The number of hydropower dams in the Mekong Basin is expected to increase from 16 in 2000, to between 77 and 88 by 2030.1 This surge in hydropower is blocking inland fish migrations and leading to decline in capture fisheries, resulting in hardship for thousands of fishers in the Mekong region.
A fisher in the Mekong Delta, Mr. Tran Van A expressed his concern over the impacts of dams: “Even about six years ago, there were lots of fish in the inland rivers. I could catch around 50 kilograms of fish per day. During the flood season, my catch increased to about 70 to 80 kilograms per day. However, since 2010, I noticed that there is less fish in the river. I am barely able to catch even 20 kilograms per day. Sometimes, there are only a few kilograms per day. The water level is low as well.”
A 38-year-old fisher with more than 20 years of fishing in An Phu district, An Giang province, Vietnam, Mr. Tran Van A married when he was 20 years old and has a 15-year-old daughter and a 3-year-old son. His daily work is catching fish by net at the Hau River twice a day, once in the early morning and again in the late afternoon. His wife takes the fish for sale at the local market. Fishing is their main income as they do not own any land or other assets.
In the past, income from fishing was enough for their family livelihoods including investment in education for their children and also to put aside some savings. However, as fisheries continues to decline, Tran is now concerned if he should continue his fishing livelihood or look for another job. Also, as his children have now grown up, he needs money to support their schooling.
But how can he get more money while the number of fish is declining gradually? He can never forget the year 2015, when the water level sank very low even in the flood season. He could get no fish, hence there was no income. He took a loan from the local bank to pay his daughter’s school fees. He also borrowed money from his neighbors to buy food and pay for other costs like gas, electricity and tap water. He is still struggling to get enough money to repay these loans.
Many of the delta’s fishers are facing similar problems. The proportion of people who were fishers in Tran’s village was seven-tenths in the past. Now, it is just two-tenths. The key reason for this decline that people point to is the hydropower dam constructions in the Mekong Basin which is blocking fish migrations and sediment as well as leading to fluctuations in the flood season flows.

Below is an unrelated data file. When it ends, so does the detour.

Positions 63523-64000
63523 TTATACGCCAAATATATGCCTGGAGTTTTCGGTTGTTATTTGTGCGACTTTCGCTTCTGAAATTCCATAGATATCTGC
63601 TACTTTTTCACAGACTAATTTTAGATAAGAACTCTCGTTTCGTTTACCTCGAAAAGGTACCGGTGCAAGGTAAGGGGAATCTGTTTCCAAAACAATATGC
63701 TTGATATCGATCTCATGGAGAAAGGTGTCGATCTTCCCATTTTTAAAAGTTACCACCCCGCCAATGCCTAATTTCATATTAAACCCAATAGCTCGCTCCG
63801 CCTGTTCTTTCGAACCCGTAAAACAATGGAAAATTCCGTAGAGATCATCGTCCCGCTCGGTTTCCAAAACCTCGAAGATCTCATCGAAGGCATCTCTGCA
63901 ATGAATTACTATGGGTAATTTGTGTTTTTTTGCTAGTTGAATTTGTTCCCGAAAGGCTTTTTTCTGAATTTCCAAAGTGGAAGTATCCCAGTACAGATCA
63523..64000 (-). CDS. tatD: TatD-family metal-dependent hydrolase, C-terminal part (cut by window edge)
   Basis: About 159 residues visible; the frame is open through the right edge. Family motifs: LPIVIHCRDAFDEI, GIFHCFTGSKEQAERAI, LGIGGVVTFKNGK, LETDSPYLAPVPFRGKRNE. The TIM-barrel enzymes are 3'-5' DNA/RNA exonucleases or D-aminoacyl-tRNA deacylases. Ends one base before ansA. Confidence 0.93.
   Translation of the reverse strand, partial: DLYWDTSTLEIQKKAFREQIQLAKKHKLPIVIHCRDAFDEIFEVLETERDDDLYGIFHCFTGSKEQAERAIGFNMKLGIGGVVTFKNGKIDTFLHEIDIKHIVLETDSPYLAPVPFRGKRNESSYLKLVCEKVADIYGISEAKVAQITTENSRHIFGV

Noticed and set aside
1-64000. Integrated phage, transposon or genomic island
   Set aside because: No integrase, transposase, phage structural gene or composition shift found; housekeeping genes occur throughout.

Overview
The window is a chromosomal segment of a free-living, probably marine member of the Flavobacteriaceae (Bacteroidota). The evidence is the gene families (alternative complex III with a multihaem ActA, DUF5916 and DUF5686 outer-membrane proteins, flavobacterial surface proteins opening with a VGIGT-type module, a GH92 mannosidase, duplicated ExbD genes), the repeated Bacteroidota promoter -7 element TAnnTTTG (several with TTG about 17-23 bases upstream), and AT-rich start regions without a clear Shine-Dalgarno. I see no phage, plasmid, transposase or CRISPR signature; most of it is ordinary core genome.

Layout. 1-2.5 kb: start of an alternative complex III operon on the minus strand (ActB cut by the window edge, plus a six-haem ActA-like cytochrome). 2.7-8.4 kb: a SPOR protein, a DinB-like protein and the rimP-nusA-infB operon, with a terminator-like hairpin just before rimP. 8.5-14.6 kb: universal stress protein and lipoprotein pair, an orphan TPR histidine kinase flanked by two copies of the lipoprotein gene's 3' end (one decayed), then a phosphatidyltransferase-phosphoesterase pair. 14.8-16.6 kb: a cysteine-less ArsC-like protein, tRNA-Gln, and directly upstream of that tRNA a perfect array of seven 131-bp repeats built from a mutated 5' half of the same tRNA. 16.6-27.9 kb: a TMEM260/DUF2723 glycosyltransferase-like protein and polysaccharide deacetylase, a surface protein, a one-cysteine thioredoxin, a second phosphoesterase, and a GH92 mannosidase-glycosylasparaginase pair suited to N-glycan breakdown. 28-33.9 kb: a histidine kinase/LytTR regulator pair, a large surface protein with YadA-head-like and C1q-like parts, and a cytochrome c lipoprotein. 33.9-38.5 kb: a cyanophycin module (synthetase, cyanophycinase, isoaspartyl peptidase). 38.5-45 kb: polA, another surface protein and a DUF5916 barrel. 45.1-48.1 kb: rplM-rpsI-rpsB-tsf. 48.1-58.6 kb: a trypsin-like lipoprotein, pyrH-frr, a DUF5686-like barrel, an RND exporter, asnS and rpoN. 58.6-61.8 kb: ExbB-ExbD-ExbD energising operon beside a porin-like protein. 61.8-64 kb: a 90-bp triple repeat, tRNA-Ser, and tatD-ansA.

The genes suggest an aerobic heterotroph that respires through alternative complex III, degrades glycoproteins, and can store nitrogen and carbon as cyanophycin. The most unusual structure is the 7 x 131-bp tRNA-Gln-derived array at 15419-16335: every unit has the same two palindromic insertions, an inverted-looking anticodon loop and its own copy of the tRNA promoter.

“I do not know why people continue to build more dams on Mekong River. I can only hope that we can bring back more water and fish in the Mekong River as it was in the past,” said Mr. Tran.
Many fishers and their families have already moved to the big cities like Ho Chi Minh, and Binh Duong to work in factories. A few others have stayed at the village continuing to work as agricultural labor or find other jobs during the dry season while they catch fish in the flood season.
Mr. Truong Thanh B, a 65-year-old fisher said: “My son and my daughter-in-law did not want to leave their children here and go to become factory workers in the city. They felt very sad when they could not stay here to take care of their children. Their children really miss them. Moreover, my wife and I have to look after their kids. It is very difficult for us because we are both old.”
As fisheries decline, local authorities in the Mekong Delta have made efforts to support the fishing households. There are vocational training classes such for weaving water hyacinth baskets and knitting plastic chairs for women, and bricklayer classes for men. However, these are just secondary jobs. The fishers can do them when they cannot catch fish, especially during the dry season, to earn some income for their families. The local government is also providing fishers loans from the Vietnam Bank for Social Policies with low interest rates.
Those solutions cannot help them in the long-term. The thing that fishers need most is the recovery of the Mekong River and its abundant fisheries as in the past. Otherwise, it will be difficult to find inland fishers in the next generation.